For Professor VJD – Never be afraid to play in the dark…
I pull into my parking space at Old College, the parking area unusually deserted. This is due to the fact that it is nearly ten o’clock at night. I am starting my first night shift. The ancient behemoth of brick that is Old College looms darkly over the city, light spewing like fire from its many windows. Shadows fall at unnatural angles, distorting the familiar into unnerving things that seem to leap and dance in my peripheral vision. The Porters’ Lodge looks almost sinister as it lurks menacingly at the mouth of Old College. The late evening air is chilled and sharp but mercifully still and dry. I make my way to the door of The Lodge and the warmth within.
The Late Porter looks pleased to see me. I imagine he is rather looking forward to discharging the responsibilities of the College to my good self and getting home to a nice warm house. Maybe some cheese on toast, perhaps a stiff drink. He looks like a man who enjoys a stiff drink.
There is nothing noteworthy to report from the day, there is a small dinner in Old Dining Room this evening and the heating in Dr R’s room has broken. It is shaping up to be a quiet night as I wave off my colleague.
The first few hours fly by as students come in to borrow keys, ask ridiculous questions and post letters. Some Fellows come and go in much the same vein, albeit less politely. Around two-ish, one of my preferred Fellows comes into The Lodge. Dr J is a few decades younger than most of The Fellowship and hasn’t yet succumbed to the cosseted and entitled mindset that comes from years of being cocooned in College life. He has been out in town and evidently feels like a chat before retiring to his rooms.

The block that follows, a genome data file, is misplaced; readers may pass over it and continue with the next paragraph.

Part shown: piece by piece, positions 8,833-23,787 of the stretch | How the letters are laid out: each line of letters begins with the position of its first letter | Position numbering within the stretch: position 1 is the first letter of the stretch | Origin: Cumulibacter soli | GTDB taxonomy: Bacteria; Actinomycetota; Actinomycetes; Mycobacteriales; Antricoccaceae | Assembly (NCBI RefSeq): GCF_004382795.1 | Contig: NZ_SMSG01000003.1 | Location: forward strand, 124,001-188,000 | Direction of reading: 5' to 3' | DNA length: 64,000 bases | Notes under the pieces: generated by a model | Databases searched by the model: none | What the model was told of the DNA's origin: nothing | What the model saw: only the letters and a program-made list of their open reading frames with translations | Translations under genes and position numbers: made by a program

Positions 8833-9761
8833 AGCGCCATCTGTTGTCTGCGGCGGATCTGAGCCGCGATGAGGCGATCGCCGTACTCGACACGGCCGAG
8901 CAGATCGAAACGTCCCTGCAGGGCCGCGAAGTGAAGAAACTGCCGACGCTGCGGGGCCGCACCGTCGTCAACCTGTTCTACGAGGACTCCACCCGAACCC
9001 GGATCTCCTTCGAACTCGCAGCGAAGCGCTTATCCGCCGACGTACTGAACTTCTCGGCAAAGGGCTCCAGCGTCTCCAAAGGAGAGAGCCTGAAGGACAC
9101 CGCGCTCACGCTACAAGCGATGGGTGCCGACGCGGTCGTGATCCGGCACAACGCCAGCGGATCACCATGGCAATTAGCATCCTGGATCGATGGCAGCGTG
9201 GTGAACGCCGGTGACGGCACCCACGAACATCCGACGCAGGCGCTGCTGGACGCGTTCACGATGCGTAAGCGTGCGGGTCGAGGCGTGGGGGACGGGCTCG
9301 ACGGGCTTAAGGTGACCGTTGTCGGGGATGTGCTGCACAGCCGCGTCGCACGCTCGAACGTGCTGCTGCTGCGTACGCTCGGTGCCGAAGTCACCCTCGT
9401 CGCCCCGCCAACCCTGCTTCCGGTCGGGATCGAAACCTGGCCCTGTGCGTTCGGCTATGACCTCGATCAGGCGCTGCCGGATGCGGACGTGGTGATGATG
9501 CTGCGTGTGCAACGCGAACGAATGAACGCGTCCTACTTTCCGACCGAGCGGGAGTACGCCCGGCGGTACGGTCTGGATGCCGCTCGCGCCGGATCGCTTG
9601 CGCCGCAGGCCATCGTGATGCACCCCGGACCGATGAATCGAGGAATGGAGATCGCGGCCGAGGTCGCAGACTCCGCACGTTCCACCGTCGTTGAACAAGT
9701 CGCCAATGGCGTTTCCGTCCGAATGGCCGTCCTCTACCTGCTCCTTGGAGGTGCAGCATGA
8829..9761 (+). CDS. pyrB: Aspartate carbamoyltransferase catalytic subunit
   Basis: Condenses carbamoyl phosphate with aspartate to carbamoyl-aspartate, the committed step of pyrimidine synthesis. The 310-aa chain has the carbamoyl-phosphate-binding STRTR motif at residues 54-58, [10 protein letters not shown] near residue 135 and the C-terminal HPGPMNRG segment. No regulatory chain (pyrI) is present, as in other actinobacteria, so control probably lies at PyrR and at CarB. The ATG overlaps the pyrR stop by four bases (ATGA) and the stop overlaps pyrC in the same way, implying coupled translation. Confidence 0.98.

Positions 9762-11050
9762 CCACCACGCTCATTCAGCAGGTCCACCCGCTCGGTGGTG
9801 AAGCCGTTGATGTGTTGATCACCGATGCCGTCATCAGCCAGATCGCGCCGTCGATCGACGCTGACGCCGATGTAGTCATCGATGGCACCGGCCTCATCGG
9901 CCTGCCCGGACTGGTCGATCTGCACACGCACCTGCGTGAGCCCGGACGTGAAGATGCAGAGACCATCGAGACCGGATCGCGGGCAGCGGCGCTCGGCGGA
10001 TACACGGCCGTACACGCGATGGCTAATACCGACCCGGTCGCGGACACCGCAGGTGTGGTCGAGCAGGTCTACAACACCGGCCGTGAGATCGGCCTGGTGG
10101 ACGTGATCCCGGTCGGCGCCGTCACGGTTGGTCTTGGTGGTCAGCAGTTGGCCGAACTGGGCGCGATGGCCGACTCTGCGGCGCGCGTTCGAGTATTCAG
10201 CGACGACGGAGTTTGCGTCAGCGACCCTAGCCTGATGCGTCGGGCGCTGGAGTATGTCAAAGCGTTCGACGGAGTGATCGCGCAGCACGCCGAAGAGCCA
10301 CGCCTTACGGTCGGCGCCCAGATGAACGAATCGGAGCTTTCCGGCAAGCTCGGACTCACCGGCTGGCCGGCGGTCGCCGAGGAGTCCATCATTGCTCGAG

We talk jovially about all aspects of College life. He seems interested to know what a new-comer makes of it all. We discuss the mealtimes at length. I am stunned to learn that Dr J is tired of attending banquets. I listen wide-eyed as he bemoans the fact that banquets happen so frequently that he can barely muster the enthusiasm to pick up his knife and fork. I offer to attend in his place. I would certainly tackle banquets with gusto and delight. We laugh at the very idea. College servants would never be tolerated at High Table.
“Have you seen all the secret nooks and crannies yet?” Dr J asks, lowering his voice and leaning conspiratively over the desk. I tell him that I have. “What did you make of the crypt?” he enquires.
“What crypt?” I reply, my interest piqued.
“There’s a secret crypt underneath the Library,” Dr J informs me. “Well, it’s not all that secret, The Porters and most of The Fellowship know about it. The students don’t, of course, they would be trying to break in to it all the time.”
“Where in the Library? How on earth do you access it?” I know the Library well, I can’t imagine where a crypt would be hidden.
“There is a trapdoor hidden under the carpet, near the Neo-Classical section. The key for the lock is on the Library bunch. You should have a look when you lock the Library up later.”
Hmmmm. This sounds intriguing. I will give this some thought.
“What time do you finish?” asks Dr J.
“I’m off at eight thirty tomorrow morning.”
“Marvellous! I’ll pop in and see you before I go cycling. I shall be wearing lycra!” This last statement makes me wince; it is doubtful that the podgy physique of Dr J will lend itself well to lycra. It is certainly a mental image that will keep me awake all night.
Old College is a completely different place after the moon comes up. I thought the old place would be spooky and macabre, like a haunted house. Instead, it feels more like I’ve stepped through the back of a wardrobe into a Nania-esque dreamscape. The cloisters are moonlit paths to places unknown; the courtyards are stunningly draped in starlight and all around my footsteps echo cheerfully on the stone floors. My night time patrols are verging on the magical, the illusion only occasionally dispelled by the raucous banter of students returning to their lodgings.